GOP Spreads Corporate Tax Disinformation, America Fights Back
US Uncut launched another nationwide day of protest this week involving around forty participating chapters. The activism strategies again ranged from traditional protest to more creative forms of occupations such as San Francisco’s flash mob in a Bank of America.
This latest campaign follows a busy week for the fledgling organization. US Uncut, along with the Yes Men, have been at the center of the media’s attention following their successful pranktivist duping of the AP.
The anti-corporate tax dodging movement is growing momentum during a time when GOP leaders such as Eric Cantor, Michele Bachmann, and Tim Pawlenty propagate daily the lie that corporations are already overtaxed in America. While corporations claim they’re taxed at 35 percent, their actual effective tax rate is much, much lower after deductions, credits, and write-offs.
During the 1950s, the decade in which more people joined the middle class than at any time in history - before or since - corporations paid 49 percent of their profits in taxes. Last year, it was about half that rate, a decidedly more modest 26 percent. In 2010, corporate tax collections totaled $191 billion - down 8 percent from $207 billion as recently as 2000.
Perhaps a more telling yardstick, corporate tax revenue in 2009 came to just 1 percent of gross domestic product - the lowest collection level since 1936, or three-quarters of a century ago. In 2010, it edged up to a puny 1.3 percent - the second-lowest since 1940. Even worse, the shriveled tax collections came at a time when corporations were registering an all-time high in profits. At the end of 2010, corporations posted an annualized profit of $1.65 trillion in the fourth quarter. In other words, the more they made, the less they paid.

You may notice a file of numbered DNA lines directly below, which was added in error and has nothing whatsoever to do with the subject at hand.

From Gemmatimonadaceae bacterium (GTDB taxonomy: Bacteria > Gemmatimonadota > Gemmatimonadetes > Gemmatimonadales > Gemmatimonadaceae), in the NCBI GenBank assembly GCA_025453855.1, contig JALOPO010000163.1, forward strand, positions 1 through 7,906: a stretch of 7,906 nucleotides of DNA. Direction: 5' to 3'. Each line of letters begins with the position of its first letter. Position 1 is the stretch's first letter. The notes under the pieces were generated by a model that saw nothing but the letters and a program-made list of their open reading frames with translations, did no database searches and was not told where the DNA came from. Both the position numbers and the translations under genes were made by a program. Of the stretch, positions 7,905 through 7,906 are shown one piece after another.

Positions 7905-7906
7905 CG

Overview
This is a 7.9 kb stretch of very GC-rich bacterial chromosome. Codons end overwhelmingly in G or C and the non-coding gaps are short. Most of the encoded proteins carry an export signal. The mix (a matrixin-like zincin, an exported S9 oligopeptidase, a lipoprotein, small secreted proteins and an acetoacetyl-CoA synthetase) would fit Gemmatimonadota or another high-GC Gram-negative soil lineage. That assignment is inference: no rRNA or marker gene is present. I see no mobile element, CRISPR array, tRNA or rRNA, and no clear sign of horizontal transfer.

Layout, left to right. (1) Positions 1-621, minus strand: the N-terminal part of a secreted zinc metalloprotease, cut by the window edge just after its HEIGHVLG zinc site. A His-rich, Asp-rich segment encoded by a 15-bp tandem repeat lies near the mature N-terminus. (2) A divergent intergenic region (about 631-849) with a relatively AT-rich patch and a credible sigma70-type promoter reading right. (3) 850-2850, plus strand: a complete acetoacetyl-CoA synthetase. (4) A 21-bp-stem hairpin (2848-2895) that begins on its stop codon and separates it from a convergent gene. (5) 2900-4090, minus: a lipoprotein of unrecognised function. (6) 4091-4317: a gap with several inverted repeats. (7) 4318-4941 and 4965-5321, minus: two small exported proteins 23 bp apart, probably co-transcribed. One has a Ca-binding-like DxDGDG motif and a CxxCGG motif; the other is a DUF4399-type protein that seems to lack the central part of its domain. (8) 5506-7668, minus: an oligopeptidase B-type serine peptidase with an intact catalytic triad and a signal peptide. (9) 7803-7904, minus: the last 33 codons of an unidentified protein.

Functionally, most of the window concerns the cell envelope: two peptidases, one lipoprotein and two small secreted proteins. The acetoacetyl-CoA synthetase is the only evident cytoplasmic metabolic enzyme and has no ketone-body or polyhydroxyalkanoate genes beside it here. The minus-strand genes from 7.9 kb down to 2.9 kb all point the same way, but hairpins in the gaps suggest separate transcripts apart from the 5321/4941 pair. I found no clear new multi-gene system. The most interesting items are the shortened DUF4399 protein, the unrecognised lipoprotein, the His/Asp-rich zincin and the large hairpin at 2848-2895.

America has a revenue problem because of a two-tier taxation system that steals from the poor and offers corporate welfare to the rich. While tax evasion has always been an American business tradition, the practice has now reached frenzied proportions where the government is no longer simply turning a blind eye to the practice, but actively facilitating it.
The Fed gave hundreds of millions of dollars in taxpayer money to hedge funds and other investors with addresses in the Cayman Islands during the bailout. The addresses belong to companies with American affiliations like Pimco, Blackstone (Pete Peterson’s company that seeks to privatize Social Security,) and Waterfall TALF Opportunity, a company owned by Christy Mack, wife of John Mack, the chairman of Morgan Stanley. The government is now actively subsidizing tax evasion by using citizen dollars to fund corporate stealing for companies like Blackstone that seek to privatize Social Security, which would rob poor Americans of one of their last great social protections.
The legend of welfare kings and queens is true, but these societal parasites don’t live in the ghettos. They live in the Hamptons and on Wall Street. Many Americans now realize this and are beginning to fight back.
Thousands turned out this week to protest Gov. Rick Snyder’s budget cuts in Michigan.
"The script Gov. Snyder has written for his Republican cronies is not the kind of Michigan we want to live in," Herb Sanders of the American Federation of State, County and Municipal Workers told the crowd. "If the politicians won't listen to us at the Capitol, then we're prepared to take the fight to them in their home districts."
Sarah Palin graced Wisconsin with her presence for the sole purpose of stating approval of Gov. Scott Walker’s decision to strip unions of the right to collectively bargain. She was enthusiastically booed by a counter-protest, a response that so flustered right-wing mouthpiece Andrew Breitbart that he rushed the podium to scream “GO TO HELL!” at the crowd before encouraging a community that had organized the event to ironically applaud the death of community organizing.
Every week, there are more teacher and students protests opposing education cuts, labor protests demanding the right to collectively bargain (not the right to higher wages or safer working conditions, but the mere right to a seat at the table,) and more citizens gather to oppose the two-tier America where the poor suffer while rich corporations raid the Treasury.
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